Harmony: Its Theory and Practice (Google eBook)

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Augener & Company, 1903 - Harmony - 342 pages
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Page 169 - ... inversion above but with no note doubled: this chord rates as 1 and so may be regarded as usable in sequence. As Prout notes (p. 169), it is the leading tone seventh chord in a minor key that is of first importance; this is indeed the chord of the diminished 7th chord (section 17), "the chief derivation of the chord of the ninth and its most frequently used form.
Page 326 - ... the system of Scales, Modes, and Harmonic Tissues does not rest solely upon inalterable natural laws, but is at least partly also the result of esthetical principles, which have already changed, and will still further change, with the progressive development of humanity.
Page 133 - With regard to the first kind, it is impossible to give a hard and fast rule as to...
Page 71 - Though it is possible to take any triad in its second inversion, the employment of any but primary triads in this position is extremely rare. " This same tabulation is in entire agreement with the following rule (P., p. 71): "The best note to double in a second inversion is not the root of the chord, even when this is a primary note. . . . The bass note itself is almost always the best note to double; but it is possible, and occasionally even advisable, to double either the third or the root of the...
Page 161 - ... inversions appear in successive lines. The statement to be considered in the light of all these results is the following (P., p. 161): "The seventh is almost always either present in the chord or, if not, it is added when the ninth is resolved. ... In the root position it is generally the fifth that is omitted; but if the root be not in the bass, it is seldom present at all. Inversions of the chord of the ninth are therefore very rare ..." Evidently this statement corroborates the tabulation,...
Page 14 - European tonal system, we shall assume that the whole mass of tones and the connection of harmonies must stand in a close and always distinctly perceptible relationship to some arbitrarily selected tonic, and that the mass of tone which forms the whole compo- IT sitian, must be developed from this tonic, and must finally return to it.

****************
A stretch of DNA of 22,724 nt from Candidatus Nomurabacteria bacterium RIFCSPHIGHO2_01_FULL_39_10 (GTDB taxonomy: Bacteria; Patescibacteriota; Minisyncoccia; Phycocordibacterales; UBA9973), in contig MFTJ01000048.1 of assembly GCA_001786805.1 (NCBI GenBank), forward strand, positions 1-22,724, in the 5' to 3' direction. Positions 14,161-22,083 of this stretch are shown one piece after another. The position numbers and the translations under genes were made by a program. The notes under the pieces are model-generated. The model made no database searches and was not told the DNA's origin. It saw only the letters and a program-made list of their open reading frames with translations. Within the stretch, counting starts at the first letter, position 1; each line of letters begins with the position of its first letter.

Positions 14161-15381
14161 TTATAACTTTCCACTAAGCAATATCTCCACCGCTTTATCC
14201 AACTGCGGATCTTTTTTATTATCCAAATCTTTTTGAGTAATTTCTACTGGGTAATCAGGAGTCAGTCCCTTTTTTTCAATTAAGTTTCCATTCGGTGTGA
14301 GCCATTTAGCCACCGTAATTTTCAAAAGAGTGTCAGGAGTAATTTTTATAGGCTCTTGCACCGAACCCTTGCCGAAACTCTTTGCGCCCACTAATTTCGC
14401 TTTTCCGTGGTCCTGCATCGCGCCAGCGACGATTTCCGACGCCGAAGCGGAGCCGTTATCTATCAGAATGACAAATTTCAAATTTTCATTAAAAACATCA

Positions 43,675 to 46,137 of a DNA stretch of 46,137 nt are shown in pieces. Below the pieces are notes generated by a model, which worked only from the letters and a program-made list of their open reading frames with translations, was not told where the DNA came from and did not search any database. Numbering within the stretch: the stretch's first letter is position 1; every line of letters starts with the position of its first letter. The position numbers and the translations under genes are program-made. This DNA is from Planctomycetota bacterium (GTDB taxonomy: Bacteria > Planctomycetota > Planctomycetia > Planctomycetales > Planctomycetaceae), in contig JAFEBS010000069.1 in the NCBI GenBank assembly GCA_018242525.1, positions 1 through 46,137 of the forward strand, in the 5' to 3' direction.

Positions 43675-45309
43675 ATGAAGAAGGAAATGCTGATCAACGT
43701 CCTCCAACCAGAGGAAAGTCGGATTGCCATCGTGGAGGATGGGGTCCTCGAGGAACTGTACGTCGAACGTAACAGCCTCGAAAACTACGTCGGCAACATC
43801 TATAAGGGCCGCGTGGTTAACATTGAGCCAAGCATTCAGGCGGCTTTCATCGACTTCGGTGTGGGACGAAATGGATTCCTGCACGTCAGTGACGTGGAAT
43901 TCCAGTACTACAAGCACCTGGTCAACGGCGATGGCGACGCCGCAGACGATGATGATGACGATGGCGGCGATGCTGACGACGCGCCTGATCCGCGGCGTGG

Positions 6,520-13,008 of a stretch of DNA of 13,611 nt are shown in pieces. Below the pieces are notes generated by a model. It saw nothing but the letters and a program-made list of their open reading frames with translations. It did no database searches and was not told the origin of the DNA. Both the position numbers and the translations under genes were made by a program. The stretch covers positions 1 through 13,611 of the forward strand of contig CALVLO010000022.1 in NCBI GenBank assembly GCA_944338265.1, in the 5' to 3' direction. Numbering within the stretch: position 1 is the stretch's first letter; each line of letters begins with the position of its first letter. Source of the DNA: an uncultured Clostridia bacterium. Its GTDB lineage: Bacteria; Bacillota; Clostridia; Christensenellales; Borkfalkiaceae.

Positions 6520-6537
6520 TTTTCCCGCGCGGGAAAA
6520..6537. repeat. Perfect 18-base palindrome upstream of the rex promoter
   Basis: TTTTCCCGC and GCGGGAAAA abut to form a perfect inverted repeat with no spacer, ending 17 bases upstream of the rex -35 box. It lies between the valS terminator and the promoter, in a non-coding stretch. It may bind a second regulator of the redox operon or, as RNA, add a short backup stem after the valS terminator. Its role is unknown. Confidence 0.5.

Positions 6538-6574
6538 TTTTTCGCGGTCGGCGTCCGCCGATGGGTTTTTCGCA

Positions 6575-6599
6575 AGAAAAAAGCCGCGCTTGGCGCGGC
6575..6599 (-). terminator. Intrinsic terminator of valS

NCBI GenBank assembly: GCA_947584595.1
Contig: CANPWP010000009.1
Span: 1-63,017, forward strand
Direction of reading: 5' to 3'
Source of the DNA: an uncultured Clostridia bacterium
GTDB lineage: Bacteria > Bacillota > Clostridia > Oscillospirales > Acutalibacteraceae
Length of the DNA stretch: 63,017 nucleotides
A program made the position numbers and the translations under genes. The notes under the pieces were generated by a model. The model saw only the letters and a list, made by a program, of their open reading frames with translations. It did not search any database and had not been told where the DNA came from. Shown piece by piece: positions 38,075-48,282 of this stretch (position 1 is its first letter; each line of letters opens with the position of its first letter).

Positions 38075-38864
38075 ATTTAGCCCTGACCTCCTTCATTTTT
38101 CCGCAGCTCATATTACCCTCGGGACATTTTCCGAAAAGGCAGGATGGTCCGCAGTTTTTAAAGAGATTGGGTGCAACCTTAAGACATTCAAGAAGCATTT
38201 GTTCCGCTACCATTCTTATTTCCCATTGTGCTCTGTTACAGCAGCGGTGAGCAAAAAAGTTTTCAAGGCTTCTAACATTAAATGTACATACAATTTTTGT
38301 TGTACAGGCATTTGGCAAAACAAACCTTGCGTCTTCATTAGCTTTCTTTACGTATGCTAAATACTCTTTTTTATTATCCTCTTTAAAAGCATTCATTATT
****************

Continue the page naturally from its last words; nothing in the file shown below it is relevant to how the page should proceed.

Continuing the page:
Page iii - The rules were all his very obedient humble servants;' and when we find that in our own time Wagner, or Brahms, or Dvorak, breaks some rule given in old...
Page 14 - Helmholtz describe it, tonality is "that the whole mass of tones and the connection of harmonies must stand in a close and always distinctly perceptible relation to some arbitrarily selected tonic, and that the mass of tone which forms the whole composition, must be developed from this tonic, and must finally return to it.
Page 66 - It appears, therefore, that the second inversions of the minor and diminished triads (the latter taken as a derivative of V7), are not even passable, even if the best note is doubled and no note is omitted. This is in agreement with the observation (P., p. 66): "Though it is possible to take any triad in its second inversion, the employment of any but primary triads in this position is extremely rare.
Page 39 - ... conformity with the rule (P., p. 39) : "One note of a triad is sometimes omitted. This is mostly the fifth of the chord very rarely the third ..." It will be noted that all of the triads have passable forms if the fifth is omitted. This latter fact justifies the use of such chords as stated (P., p. 39); "But it not infrequently becomes necessary to omit the fifth, in order to secure a better progression of the parts.

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